There is now an urgent need to utilise foreign currency tax revenues which are estimated at over US$1,7 billion for 2022 to award civil servants and pensioners a decent living wage that is in sync with the actual cost of living (as measured by the Zimstat).

The low morale in the civil service is affecting service delivery across all government departments and is entrenching a dangerous culture of corruption in the economy. The culture has become so endemic that entirely every public service rendered in government departments requires a bribe.

IMMT review

The Intermediated Money Transfer Tax (IMTT) is a transaction tax accrued at various levels by businesses. Since the tax is also levied on formal businesses that pay corporate tax, the budget should make the transaction tax be deductible from corporate tax or Value Added Tax (VAT) as is the case with other transaction taxes. This will provide relief to all hard-pressed tax compliant businesses.

Debt management

As at end of June 2022, public and publicly guaranteed debt stood at ZW$1,3 trillion and US$13,2 billion, composed of domestic and external debt, respectively. However, there is no clarity on the debt contracted by the central bank to finance the auction system and other quasi-fiscal operations in the last three years.

The above debt does not involve the US$3,5 billion owed to former commercial farmers under the Global Compensation Deed or central banks debt. It is now overdue for the Treasury to present a debt repayment plan for the benefit of the taxpayer. Similarly, there is an urgent need for a debt repayment plan on the central bank blocked funds debt of US$3,3 billion.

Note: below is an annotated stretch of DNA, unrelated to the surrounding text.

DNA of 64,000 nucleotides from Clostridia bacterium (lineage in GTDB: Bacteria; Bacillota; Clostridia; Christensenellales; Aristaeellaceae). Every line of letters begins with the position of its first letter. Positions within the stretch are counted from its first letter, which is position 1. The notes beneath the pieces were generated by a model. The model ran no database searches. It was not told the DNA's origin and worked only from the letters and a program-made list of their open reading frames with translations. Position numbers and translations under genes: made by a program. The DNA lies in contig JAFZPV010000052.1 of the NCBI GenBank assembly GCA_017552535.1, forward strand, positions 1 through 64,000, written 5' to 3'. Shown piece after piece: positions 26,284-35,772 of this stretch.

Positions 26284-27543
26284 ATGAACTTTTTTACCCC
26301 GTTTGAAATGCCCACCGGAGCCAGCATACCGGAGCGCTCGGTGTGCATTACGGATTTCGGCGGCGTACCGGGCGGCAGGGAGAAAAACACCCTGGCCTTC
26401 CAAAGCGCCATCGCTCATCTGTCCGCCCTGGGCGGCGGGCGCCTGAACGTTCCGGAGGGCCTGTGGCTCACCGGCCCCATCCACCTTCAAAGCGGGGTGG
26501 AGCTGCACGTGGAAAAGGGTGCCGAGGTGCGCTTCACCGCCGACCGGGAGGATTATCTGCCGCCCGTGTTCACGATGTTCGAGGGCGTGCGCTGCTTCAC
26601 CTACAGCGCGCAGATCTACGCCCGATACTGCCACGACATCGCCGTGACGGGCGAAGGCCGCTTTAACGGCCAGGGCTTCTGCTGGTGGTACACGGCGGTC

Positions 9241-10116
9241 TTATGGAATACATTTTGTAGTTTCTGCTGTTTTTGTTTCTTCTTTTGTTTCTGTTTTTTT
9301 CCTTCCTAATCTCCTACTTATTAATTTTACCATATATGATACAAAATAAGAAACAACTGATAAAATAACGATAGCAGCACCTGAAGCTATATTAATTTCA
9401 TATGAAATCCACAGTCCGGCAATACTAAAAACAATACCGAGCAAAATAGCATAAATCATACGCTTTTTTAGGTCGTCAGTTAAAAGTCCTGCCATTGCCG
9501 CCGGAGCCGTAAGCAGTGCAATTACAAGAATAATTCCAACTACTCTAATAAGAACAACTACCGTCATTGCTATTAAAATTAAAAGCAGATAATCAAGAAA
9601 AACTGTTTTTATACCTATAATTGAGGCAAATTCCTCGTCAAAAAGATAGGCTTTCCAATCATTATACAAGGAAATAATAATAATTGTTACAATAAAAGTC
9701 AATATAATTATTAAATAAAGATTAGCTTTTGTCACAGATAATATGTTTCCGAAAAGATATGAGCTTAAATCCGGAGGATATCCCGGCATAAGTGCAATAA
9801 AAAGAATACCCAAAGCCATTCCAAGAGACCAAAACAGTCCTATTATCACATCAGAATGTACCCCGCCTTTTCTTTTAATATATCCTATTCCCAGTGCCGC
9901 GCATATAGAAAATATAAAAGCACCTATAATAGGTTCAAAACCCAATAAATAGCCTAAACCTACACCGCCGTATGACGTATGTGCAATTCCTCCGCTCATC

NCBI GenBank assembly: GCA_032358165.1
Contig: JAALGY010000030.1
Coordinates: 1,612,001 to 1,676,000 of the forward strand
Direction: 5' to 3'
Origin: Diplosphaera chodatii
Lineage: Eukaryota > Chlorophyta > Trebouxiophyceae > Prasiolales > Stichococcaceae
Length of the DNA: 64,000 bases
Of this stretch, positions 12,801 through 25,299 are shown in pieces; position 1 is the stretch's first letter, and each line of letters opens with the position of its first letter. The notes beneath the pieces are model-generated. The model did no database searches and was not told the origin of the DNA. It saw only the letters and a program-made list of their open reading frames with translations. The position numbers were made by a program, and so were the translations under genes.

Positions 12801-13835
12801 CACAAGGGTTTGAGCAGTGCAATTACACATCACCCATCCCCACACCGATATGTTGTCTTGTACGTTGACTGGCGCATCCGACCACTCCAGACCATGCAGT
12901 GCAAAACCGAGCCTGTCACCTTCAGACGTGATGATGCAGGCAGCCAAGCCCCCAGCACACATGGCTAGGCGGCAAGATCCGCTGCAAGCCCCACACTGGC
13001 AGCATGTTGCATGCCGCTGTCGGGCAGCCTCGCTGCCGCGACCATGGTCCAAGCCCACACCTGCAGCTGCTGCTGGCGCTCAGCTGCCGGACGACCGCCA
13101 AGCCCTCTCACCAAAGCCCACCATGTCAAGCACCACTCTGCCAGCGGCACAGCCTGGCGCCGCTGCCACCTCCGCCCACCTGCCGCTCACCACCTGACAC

The debt is affecting raw material imports and new lines of credit. Zimbabwe has not tabled any credible debt repayment plan since the Lima agreement fell through in 2019. Overall, the upcoming budget needs to break away from the past budgets where more taxes are loaded on the taxpayer while billions are allocated to military expenditure at the expense of critical services such as education and health care. The war in Ukraine, increase in commodity prices, increase in imported inflation and the increase in the cost of living calls for economic stimulus through tax cuts and various other supply side policies aimed at reducing the cost of doing business in the country.

 Zimbabwe’s tax model needs to be simplified and remodelled to boost exports and local production instead of maintaining policies that make it easy to import or smuggle finished goods from China, Singapore, Zambia, and South Africa. Public service delivery can only be efficient if civil servants are rewarded with living wages that are adjusted in line with inflation and increase in revenue collections by the treasury.

Bhoroma is an economic analyst and holds an MBA from the University of Zimbabwe. — vbhoroma@gmail.com or Twitter: @VictorBhoroma1.